Name: Crispin Fletcher
Title: Founder, Corporate Business Development, and Random Idea Generator.
What I do at Secondwind: I reach out to and build relationships with future customers of our Secondwind Family. I work to keep all of our present customers really pleased with Secondwind, and I try to embody our Core Values in all that I do.
My favorite part of working with our customers: While I feel the word “partnering” has gotten a bit threadbare lately, I am endlessly curious to learn about our clients, their values, and their ways of operating. Yes, it does satisfy my curiosity, but I believe it is the only way I can help anyone choose the best mix of products, processes, and water services for their world. Each client’s world is unique, and sometimes that makes all the difference.
What have I learned at Secondwind? I have learned that a small business in today’s world needs to be as transparent as it can be to its’ customers. It needs to be genuine, period.
My own top core value: “Do the right thing”.
Spring Activities: We are starting to see the tops of my raised garden beds under the receding snow, a wonderful hint of warm days to come. I am a gardening addict, especially where technology and vegetables converge, and I don’t mean chemical technology. I have 10, 4×10 raised beds and another 4, 4-foot square beds, and hoops, and row covers, and soil blockers, and lots of cool tools. All for just two of us. And, of course, our three beagles.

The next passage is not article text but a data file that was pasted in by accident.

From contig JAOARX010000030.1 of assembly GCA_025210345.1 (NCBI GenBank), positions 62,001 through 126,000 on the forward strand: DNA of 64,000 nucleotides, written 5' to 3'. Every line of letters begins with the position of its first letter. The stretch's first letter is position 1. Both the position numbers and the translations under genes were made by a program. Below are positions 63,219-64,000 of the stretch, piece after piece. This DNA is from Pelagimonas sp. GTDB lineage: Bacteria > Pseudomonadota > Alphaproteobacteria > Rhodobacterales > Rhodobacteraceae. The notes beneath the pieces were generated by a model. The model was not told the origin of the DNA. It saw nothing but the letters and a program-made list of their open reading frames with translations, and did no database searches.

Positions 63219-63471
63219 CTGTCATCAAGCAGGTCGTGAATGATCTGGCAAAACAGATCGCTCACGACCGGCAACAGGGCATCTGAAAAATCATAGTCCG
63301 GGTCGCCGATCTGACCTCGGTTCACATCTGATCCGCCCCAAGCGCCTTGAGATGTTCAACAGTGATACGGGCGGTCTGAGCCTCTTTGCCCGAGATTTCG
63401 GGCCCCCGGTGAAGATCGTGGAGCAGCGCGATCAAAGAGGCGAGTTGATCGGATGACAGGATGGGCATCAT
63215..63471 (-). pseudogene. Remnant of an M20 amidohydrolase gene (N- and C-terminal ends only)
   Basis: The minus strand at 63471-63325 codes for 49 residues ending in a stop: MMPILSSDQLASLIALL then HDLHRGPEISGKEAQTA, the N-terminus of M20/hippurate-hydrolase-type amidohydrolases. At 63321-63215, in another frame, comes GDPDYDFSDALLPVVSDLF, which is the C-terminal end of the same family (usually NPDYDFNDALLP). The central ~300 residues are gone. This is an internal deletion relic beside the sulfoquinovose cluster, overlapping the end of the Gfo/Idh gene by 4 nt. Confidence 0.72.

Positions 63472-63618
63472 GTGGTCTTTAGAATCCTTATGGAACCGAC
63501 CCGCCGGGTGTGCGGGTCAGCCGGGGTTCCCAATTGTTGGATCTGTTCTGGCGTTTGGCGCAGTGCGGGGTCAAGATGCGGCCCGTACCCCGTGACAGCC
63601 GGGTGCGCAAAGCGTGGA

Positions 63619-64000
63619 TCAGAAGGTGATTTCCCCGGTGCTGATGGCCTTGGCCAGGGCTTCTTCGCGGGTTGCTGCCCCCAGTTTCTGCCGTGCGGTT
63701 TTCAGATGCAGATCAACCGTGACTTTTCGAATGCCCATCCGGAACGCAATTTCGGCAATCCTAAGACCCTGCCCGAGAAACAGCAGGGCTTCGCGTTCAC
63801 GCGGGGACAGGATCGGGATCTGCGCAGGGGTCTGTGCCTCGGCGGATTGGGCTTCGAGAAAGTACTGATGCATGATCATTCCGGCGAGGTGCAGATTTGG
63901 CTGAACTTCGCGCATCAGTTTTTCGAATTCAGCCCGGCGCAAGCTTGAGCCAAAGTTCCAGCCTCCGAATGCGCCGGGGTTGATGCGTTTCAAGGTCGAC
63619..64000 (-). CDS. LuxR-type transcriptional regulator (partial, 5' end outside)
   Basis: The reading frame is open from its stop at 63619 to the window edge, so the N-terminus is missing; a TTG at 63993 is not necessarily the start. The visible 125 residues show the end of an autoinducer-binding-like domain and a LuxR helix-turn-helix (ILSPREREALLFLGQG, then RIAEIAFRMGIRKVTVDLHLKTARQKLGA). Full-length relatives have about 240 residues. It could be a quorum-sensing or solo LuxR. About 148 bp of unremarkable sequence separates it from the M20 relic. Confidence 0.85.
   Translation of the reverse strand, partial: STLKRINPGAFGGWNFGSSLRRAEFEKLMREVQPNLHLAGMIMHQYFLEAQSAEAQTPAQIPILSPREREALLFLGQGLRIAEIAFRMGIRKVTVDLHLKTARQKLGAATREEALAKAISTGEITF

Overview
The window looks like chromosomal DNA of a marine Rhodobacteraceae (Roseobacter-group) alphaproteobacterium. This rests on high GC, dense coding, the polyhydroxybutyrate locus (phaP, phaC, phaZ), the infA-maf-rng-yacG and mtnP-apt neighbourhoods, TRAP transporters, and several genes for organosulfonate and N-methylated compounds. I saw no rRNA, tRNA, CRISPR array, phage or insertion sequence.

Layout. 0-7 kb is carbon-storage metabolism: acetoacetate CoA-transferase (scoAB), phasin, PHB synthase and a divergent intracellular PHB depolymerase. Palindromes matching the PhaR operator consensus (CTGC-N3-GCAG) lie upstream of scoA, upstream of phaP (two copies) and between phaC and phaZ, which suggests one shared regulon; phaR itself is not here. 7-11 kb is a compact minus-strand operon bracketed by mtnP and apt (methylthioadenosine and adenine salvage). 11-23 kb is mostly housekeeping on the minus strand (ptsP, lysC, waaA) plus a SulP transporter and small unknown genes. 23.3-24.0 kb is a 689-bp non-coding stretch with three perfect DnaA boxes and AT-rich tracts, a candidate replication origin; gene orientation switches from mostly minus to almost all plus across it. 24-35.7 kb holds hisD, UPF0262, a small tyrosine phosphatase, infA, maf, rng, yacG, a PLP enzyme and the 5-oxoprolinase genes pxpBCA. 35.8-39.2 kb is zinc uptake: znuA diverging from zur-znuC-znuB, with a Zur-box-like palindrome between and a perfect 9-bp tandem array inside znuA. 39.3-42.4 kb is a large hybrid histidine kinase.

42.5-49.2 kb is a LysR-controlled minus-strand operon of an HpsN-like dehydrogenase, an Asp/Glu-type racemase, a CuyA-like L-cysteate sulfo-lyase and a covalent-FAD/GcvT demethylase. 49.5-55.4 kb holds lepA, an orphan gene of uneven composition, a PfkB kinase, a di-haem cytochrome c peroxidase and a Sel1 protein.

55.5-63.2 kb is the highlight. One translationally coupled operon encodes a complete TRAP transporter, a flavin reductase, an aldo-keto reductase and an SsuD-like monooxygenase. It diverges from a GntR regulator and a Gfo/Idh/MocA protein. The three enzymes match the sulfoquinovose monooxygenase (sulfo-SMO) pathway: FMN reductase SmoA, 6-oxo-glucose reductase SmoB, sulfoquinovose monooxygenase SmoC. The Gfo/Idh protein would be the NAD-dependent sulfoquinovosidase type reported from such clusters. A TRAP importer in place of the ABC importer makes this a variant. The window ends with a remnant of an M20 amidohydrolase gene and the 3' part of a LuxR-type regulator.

Beagles and gardens make for a very interesting mix. As you may know, beagles aren’t real big on much that comes out of our gardens except moles and voles, and they are really, really good at catching them. For gardeners this is actually really good. Except for one thing. Think beagle butts sticking up out of a hole with tails wagging furiously. They even bark while down in a hole like that. The sound is quite humorous. Their willingness to use their favorite hunting posture in my raised beds reduces my thrill at their success, in spite of the mole prizes.
Each spring I start planning out just a few areas for some tomatoes, and a few cucumbers, and so on and so on, except that I can’t bear to kill any of my little plant starts, so last year, even though I scaled back, I still had 23 tomato plants. Today, in April, I still have carrots, and potatoes, and parsnips in the cool and dark of our garage, just above freezing. This year, I really plan to cut back so we can do more cycling and kayaking, and visiting with friends. Really.